Support China Vitae is maintained and operated by the Carnegie Endowment for International Peace, a 501(c)3 organization. Grants are solicited from foundations, governments, nonprofits, and individual donors in the U.S. and abroad. To inquire, click "Contact" on the homepage toolbar and write an inquiry under "Contact China Vitae".

The Carnegie Endowment for International Peace is a unique global network of policy research centers in Russia, China, Europe, the Middle East, India, and the United States. Our mission, dating back more than a century, is to advance the cause of peace through analysis and development of fresh policy ideas and direct engagement and collaboration with decisionmakers in government, business, and civil society. Working together, our centers bring the inestimable benefit of multiple national viewpoints to bilateral, regional, and global issues.

David Gries, Chair, Board of Directors: Executive Director, China Vitae; Board of Directors, Washington Institute of Foreign Affairs; former officer in American embassies in Singapore, Hong Kong, Tokyo, and Beijing; former Vice-Chair, National Intelligence Council, CIA; former Adjunct Professor of International Relations, Georgetown University
Susan Gries, Secretary: Instructor, Clemente Program, Bard College; Founding Executive Director and Member, Board of Directors, Thornton Wilder Society; Founding faculty, University High School, San Francisco; freelance editor
Nancy Milburn, Treasurer: Partner, Burnham & Associates; President, Financial Systems Consultants, Inc.; Finance Officer, Dtech Labs, Inc.
Ireneo Albano: Managing Partner, rootiq.com; internet technology consultant; former CEO, esynch media; former Managing Editor, PC Magazine; former Managing Editor, ZDNet.com
Mary Brown Bullock: Trustee, The Asia Foundation; President Emeritus, Agnes Scott College; Public Policy Fellow, Woodrow Wilson International Center for Scholars; Chair, China Medical Board; Director, National Committee on U.S.-China Relations; former Director, Asia Program, Woodrow Wilson International Center for Scholars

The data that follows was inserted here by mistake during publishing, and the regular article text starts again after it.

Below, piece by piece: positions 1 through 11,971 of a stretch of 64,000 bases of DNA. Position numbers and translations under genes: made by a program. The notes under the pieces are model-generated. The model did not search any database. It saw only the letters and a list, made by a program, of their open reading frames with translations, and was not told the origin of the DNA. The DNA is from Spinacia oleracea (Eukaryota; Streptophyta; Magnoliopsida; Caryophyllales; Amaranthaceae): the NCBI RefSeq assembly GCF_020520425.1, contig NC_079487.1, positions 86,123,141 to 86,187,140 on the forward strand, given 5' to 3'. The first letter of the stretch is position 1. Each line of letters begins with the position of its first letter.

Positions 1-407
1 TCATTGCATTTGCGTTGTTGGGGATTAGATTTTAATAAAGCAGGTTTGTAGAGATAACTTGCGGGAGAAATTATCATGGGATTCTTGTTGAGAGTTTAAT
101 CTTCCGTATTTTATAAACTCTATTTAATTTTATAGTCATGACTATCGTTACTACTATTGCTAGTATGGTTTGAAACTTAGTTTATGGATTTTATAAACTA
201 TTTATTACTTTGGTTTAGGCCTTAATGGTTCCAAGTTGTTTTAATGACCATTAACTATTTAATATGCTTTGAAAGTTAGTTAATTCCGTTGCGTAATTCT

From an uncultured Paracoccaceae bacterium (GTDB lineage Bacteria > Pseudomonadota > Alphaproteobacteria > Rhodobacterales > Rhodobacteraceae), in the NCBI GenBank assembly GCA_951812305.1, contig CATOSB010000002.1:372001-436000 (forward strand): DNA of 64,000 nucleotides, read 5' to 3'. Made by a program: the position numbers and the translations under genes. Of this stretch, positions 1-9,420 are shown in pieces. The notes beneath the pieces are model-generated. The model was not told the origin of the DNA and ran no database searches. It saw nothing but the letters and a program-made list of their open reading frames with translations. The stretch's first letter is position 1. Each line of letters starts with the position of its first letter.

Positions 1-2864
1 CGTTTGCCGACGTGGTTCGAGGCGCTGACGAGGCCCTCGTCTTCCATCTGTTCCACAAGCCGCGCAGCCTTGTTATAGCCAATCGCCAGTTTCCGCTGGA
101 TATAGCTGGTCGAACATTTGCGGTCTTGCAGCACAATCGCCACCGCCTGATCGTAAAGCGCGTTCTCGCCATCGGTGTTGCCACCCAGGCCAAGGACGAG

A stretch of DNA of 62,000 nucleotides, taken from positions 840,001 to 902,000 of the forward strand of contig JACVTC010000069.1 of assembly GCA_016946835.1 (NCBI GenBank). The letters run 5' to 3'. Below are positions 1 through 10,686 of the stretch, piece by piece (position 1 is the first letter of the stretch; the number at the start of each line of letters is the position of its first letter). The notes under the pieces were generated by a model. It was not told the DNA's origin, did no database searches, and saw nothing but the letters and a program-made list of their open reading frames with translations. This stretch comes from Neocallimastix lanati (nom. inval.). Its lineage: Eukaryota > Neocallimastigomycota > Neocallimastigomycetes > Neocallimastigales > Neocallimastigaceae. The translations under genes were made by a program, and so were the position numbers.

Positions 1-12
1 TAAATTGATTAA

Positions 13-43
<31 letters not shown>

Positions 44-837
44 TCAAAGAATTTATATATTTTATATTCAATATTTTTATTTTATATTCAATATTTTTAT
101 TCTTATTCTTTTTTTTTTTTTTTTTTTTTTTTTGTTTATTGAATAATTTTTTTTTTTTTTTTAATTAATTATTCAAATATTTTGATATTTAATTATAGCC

Joseph Fewsmith: Professor of International Relations and Political Science and Director, East Asian Studies Program, Boston University; Research Associate, John King Fairbanks Center for East Asian Studies, Harvard University and the Frederick S. Pardee Center for the Study of the Longer-Range Future, Boston University
Peter Gries: Associate Professor of Political Science, University of Oklahoma; Harold J. & Ruth Newman Chair in US-China Issues and Director of the Institute for U.S.-China Issues, University of Oklahoma; former Assistant Professor of Political Science, University of Colorado; former Founder and Director, Sino-American Security Dialogue
Robert Keatley: Editor, Hong Kong Journal; former lecturer, Tsinghua University School of Journalism, Beijing, China; former Editor, South China Morning Post, Asian Wall Street Journal and European Wall Street Journal; former staff writer, The Wall Street Journal
Alice Lyman Miller: Visiting Associate Professor, Stanford University; Research Fellow, The Hoover Institution; Senior Lecturer, U.S. Naval Postgraduate School; Editor, China Leadership Monitor; former Associate Professor and Director, China Studies, the Johns Hopkins School for Advanced International Studies
James Mulvenon: Deputy Director, Advanced Analysis, Defense Group, Inc.; staff member, US-China Economic and Security Review Commission; former Senior Political Scientist, Rand Corporation; founding member, Cyber Conflict Studies Association; member, National Committee for U.S.-China Relations and Association for Asian Studies
J. Stapleton Roy: Director, Kissinger Institute on China and the United States; former U.S. ambassador to China, Indonesia, and Singapore; Board of Directors, Conoco Phillips and Freeport McMoran Copper & Gold; Trustee, Carnegie Endowment for International Peace
David Shambaugh: Professor of Political Science and International Affairs, George Washington University; Director, China Policy Program, the Elliott School of International Affairs; former Lecturer, School of Oriental and African Studies, University of London; former Editor, China Quarterly; former fellow, The Brookings Institution
Board of Directors